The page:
Having read ‘Unpeople’ by the same author about a year ago, I had an idea of what to expect from this book – impressive investigative journalism centering on the terrifying things going on in our own government that go largely unnoticed / uncommented on by the mainstream media and people in general.
Just read this whilst scanning the BBC RSS feeds and a line near the start (about something I was unaware of got me thinking.
Well, the other night was a tad strange and I sorta surprised myself in a few things.
Got back from the last safari (Brothers & Elphinstone – tons of stuff to see) and went out for a few drinks that night with one of the guests (my student from the week) and another crew member. Had fun. Then got ‘approached’ by my student.
Well, I got a shock today. Because today I received a reply to an email I had lost all hope of receiving a reply on.
Two months ago I sent an email to HSBC enquiring as to their somewhat ironic advertising campaign of being the ‘World’s Local Bank’, but only in English.
Didn’t read it? SHAME ON YOU! But catch up on it here (you must be bored….).
Anyway, I received a reply, and here it is…
Well, I know I shouldn’t be writing this as I know perfectly well that my only reason for writing this is because I feel I should, seeing as it’s been just over two weeks since my last post. This inevitably means that the post is going to be, somewhat, boring / random and the like.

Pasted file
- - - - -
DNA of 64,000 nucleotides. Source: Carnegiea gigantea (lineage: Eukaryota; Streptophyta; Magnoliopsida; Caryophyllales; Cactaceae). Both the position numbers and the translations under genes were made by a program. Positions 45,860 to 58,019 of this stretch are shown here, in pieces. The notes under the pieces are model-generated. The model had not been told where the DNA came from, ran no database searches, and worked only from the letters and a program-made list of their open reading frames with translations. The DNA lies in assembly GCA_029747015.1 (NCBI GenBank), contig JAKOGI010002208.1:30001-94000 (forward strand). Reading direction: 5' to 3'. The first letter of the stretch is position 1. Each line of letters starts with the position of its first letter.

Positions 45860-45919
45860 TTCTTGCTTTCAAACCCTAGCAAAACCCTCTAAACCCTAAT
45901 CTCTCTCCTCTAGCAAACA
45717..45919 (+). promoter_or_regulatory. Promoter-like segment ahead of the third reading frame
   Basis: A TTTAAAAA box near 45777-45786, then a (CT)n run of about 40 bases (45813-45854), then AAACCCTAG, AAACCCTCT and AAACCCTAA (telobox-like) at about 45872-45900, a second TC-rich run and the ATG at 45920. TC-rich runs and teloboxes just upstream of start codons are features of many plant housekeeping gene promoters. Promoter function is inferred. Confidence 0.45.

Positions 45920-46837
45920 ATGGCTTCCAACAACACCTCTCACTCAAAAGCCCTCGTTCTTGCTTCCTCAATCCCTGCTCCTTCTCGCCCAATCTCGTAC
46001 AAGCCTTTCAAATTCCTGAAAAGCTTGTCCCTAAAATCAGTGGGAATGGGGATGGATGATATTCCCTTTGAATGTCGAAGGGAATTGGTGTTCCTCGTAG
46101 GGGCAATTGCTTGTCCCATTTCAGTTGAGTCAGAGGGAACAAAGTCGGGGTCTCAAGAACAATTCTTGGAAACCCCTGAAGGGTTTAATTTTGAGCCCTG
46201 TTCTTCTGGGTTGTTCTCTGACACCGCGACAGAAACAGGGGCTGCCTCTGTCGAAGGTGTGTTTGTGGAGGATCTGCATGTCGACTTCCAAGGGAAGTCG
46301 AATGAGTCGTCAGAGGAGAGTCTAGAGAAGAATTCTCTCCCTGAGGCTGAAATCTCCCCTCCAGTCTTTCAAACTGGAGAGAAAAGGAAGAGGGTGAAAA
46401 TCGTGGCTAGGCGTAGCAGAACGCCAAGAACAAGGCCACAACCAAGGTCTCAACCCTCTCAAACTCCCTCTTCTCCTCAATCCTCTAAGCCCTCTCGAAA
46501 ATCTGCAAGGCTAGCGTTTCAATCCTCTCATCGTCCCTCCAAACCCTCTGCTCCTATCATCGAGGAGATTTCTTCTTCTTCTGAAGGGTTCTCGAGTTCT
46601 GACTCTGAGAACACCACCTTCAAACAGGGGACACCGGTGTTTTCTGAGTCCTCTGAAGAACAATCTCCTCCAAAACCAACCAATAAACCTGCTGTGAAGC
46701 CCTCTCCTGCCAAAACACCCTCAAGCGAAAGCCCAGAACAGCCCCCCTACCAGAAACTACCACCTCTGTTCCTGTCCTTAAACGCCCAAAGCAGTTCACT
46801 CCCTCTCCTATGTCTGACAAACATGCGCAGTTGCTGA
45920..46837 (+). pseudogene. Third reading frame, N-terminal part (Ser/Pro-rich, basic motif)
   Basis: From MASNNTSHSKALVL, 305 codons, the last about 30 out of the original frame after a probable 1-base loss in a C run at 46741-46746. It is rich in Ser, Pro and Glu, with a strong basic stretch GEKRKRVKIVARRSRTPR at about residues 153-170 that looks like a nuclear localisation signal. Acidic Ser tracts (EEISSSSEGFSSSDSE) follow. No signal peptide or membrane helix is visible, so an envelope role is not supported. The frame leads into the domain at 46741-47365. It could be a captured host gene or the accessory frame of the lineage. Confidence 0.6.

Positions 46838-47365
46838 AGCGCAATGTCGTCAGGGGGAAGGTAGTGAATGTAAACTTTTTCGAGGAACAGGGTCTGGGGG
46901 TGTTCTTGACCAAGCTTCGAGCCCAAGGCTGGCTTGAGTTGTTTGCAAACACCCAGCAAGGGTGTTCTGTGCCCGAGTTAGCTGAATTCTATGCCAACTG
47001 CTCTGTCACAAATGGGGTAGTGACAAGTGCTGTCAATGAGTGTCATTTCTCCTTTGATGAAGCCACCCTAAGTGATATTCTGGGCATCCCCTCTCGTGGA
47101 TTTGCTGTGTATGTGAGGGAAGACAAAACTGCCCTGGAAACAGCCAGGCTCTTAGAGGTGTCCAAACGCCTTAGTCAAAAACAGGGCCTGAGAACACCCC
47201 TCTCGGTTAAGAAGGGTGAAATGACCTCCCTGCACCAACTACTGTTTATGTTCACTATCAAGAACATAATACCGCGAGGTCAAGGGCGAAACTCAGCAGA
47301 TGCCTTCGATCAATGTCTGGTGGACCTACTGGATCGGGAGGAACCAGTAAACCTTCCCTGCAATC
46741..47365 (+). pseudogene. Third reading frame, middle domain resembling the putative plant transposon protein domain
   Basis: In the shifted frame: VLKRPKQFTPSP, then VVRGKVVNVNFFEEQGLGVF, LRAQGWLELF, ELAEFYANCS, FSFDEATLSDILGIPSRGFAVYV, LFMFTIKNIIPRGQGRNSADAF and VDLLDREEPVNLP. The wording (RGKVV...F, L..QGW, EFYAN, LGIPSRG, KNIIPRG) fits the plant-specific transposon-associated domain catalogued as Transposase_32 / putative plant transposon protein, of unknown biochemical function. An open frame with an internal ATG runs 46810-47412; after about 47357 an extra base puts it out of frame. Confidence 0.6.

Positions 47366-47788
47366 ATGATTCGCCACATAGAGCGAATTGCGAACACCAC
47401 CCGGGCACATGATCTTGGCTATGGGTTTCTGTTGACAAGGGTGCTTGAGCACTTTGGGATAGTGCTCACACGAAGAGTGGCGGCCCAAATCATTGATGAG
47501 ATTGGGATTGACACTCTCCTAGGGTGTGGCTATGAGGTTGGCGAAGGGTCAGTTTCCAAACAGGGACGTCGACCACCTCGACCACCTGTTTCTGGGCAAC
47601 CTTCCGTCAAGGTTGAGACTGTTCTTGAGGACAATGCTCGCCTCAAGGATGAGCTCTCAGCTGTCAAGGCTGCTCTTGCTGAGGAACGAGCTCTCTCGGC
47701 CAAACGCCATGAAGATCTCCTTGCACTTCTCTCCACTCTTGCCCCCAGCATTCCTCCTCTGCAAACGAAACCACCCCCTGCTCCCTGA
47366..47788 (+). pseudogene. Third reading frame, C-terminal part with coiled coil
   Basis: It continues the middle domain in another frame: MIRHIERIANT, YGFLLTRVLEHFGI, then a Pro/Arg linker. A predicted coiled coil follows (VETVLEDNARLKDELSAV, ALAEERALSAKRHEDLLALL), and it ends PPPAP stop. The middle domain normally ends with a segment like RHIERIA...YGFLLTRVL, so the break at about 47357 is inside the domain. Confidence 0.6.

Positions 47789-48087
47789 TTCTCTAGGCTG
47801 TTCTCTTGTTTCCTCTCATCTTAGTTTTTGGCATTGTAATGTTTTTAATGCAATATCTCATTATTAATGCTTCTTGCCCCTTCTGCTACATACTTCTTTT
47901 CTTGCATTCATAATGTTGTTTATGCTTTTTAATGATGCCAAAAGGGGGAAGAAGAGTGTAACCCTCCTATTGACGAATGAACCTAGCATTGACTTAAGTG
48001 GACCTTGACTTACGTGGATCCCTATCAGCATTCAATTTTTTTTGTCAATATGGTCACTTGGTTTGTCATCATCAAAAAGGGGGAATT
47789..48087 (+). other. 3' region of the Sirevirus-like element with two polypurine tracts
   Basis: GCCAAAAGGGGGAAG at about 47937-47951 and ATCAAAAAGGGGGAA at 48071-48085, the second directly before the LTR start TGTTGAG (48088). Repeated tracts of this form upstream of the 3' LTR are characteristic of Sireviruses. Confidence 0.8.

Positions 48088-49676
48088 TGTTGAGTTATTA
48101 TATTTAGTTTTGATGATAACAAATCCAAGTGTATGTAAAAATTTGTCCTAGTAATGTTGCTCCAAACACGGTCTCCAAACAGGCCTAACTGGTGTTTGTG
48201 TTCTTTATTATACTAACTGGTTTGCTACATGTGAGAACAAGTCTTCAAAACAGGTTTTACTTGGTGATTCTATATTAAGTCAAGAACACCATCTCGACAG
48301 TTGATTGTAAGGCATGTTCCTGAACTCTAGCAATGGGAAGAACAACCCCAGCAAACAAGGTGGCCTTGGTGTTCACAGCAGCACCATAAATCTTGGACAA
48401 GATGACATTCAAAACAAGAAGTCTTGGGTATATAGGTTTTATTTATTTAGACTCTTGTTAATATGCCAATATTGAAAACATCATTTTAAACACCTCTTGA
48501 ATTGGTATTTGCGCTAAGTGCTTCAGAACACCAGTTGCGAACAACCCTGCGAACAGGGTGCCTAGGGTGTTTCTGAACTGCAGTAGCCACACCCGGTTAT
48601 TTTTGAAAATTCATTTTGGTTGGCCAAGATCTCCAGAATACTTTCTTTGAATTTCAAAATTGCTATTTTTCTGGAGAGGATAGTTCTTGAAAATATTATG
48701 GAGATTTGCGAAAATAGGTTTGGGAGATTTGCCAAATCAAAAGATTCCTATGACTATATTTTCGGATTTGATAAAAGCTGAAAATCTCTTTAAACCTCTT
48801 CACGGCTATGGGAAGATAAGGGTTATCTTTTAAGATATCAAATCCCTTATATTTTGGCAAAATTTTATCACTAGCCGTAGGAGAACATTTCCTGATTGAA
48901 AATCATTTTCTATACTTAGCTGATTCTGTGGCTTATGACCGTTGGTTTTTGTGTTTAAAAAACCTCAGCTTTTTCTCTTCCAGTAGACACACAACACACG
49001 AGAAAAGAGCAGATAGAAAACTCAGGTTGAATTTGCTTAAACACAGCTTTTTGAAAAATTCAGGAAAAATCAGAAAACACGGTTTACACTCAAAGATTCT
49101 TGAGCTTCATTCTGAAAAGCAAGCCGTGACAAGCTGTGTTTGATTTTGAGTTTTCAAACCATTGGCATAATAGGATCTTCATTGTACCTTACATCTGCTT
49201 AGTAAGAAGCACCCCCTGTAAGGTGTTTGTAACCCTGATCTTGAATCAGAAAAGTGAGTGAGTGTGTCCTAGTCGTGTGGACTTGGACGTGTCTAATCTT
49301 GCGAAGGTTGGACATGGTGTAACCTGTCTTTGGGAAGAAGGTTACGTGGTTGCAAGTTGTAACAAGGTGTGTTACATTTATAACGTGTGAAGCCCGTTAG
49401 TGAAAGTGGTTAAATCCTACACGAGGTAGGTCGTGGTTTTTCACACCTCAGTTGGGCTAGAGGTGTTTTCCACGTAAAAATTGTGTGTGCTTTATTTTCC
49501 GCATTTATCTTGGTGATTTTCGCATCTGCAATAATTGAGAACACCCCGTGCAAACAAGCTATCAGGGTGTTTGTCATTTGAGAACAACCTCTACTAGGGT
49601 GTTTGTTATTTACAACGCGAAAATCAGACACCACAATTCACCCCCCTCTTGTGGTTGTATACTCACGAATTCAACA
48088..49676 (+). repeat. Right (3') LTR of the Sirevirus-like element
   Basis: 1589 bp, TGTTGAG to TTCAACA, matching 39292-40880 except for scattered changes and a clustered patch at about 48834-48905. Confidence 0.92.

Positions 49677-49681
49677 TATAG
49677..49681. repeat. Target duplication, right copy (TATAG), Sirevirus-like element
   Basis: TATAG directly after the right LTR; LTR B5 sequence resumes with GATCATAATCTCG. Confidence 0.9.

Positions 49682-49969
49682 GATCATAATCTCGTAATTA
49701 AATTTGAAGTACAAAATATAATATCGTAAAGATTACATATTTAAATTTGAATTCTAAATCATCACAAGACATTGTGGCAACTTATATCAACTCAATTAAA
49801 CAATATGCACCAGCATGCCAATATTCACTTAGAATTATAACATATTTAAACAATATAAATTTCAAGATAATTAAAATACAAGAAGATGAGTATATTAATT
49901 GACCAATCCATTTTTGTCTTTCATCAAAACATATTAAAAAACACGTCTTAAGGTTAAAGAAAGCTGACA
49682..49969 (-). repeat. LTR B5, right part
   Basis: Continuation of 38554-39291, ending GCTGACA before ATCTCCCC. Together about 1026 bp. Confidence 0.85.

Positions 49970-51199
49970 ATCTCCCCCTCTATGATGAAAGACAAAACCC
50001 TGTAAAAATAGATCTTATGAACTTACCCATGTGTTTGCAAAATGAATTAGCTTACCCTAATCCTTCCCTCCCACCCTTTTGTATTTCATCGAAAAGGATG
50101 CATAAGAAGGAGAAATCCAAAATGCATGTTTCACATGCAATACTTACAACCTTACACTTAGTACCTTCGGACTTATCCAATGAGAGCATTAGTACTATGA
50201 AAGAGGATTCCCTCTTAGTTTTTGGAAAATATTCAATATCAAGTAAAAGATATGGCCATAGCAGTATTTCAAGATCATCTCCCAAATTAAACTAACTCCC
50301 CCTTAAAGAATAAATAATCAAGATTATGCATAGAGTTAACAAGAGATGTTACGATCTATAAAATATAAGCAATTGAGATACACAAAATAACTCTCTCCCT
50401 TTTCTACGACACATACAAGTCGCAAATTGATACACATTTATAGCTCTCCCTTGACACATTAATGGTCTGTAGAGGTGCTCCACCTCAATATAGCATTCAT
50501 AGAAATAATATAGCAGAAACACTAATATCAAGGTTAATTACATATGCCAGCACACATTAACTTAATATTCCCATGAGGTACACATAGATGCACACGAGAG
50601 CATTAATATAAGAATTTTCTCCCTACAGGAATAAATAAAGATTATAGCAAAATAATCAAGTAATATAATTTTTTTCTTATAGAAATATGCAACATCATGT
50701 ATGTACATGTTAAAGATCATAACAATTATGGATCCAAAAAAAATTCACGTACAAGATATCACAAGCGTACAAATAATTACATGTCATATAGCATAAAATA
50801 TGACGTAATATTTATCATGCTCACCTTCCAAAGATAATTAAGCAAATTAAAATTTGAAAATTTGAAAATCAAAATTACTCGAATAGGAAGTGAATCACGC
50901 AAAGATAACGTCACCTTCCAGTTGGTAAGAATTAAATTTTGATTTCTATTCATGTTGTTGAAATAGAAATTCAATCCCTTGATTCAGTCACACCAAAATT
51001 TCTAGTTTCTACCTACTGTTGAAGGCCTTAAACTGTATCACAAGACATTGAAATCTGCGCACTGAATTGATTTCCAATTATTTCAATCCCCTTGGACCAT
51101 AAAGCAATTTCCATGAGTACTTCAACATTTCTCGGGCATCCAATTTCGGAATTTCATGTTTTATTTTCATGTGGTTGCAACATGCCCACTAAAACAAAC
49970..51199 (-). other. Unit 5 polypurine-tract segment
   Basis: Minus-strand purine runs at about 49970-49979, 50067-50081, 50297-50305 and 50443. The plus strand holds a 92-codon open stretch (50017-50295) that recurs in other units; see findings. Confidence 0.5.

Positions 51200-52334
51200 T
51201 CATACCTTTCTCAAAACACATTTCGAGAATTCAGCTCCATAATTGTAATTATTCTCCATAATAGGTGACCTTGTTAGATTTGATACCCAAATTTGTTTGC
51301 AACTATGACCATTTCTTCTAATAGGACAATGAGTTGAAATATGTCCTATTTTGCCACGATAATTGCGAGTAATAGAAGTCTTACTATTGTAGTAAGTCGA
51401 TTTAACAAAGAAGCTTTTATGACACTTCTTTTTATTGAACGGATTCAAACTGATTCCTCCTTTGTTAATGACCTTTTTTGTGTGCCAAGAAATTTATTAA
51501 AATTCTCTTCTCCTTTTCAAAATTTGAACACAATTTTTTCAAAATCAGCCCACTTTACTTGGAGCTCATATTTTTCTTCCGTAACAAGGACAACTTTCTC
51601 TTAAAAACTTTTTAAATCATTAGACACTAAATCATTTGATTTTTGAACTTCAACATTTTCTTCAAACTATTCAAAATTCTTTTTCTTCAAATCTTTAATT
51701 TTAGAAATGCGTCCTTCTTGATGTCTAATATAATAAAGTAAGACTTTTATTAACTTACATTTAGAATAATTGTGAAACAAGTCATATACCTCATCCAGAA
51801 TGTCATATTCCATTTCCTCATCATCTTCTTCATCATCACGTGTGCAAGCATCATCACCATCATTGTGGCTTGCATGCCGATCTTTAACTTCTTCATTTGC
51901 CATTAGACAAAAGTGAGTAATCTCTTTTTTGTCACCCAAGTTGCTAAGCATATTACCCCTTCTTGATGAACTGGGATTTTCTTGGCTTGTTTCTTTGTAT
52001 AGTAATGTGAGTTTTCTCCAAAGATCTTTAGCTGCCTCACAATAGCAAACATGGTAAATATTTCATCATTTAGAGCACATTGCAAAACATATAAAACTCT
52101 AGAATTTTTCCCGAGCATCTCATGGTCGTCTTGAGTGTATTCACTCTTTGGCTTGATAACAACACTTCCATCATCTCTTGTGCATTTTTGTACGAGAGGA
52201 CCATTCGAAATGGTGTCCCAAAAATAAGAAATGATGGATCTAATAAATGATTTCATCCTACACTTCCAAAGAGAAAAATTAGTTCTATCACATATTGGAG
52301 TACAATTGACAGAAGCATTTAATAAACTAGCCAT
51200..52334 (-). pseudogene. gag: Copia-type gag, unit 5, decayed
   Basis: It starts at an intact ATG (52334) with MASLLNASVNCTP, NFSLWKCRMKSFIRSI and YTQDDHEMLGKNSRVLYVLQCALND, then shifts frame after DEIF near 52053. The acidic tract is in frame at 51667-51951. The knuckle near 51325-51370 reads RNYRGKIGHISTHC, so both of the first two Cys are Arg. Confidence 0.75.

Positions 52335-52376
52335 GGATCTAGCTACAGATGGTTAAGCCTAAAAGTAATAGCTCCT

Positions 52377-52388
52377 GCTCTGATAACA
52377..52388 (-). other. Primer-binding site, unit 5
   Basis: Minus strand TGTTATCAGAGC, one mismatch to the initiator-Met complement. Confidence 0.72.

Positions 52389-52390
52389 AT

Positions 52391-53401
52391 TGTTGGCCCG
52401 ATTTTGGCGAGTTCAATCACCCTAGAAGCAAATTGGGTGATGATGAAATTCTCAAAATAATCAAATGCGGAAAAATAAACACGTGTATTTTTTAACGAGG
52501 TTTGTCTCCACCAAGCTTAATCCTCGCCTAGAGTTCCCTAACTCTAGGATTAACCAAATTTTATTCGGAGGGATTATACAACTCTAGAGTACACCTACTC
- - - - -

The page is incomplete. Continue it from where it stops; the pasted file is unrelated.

Any of you who happened to read the entry ‘Deep’ a while back may remember the name of the wreck in question: the /SS Maidan/. Like I think I said last time, she’s a bloody big wreck.
Today we went back to her again. This time we managed to spend a bit longer on the wreck (finding it straight away rather than looking for 5 minutes or so) and also went inside a little bit.
Scary, twisted, sick, fucked up, but funny and immensely brilliant at the same time. This collection of short stories and the novella ‘A Smart Cunt’ are addictive to read and enjoyable, but still presenting certain issues. As with ‘Trainspotting’ the language is at times difficult to read and always colourful, but once you get into the swing of how it needs to be read I find it an interesting thing to do in itself.
Definitely a book I would read again and one I can reccomend whole-heartedly to others. I doubt everyone will like it but it did it for me.
Well, just finished another week’s safari, with another week of Russians. Gotta love ’em.
This group was actually a lot of fun to have around and very easy to look after. The technical side of things was pretty much a different matter but I can’t be arsed winding myself up by going back through it all now. I’d rather let it fester in the cess pool of my mind for longer.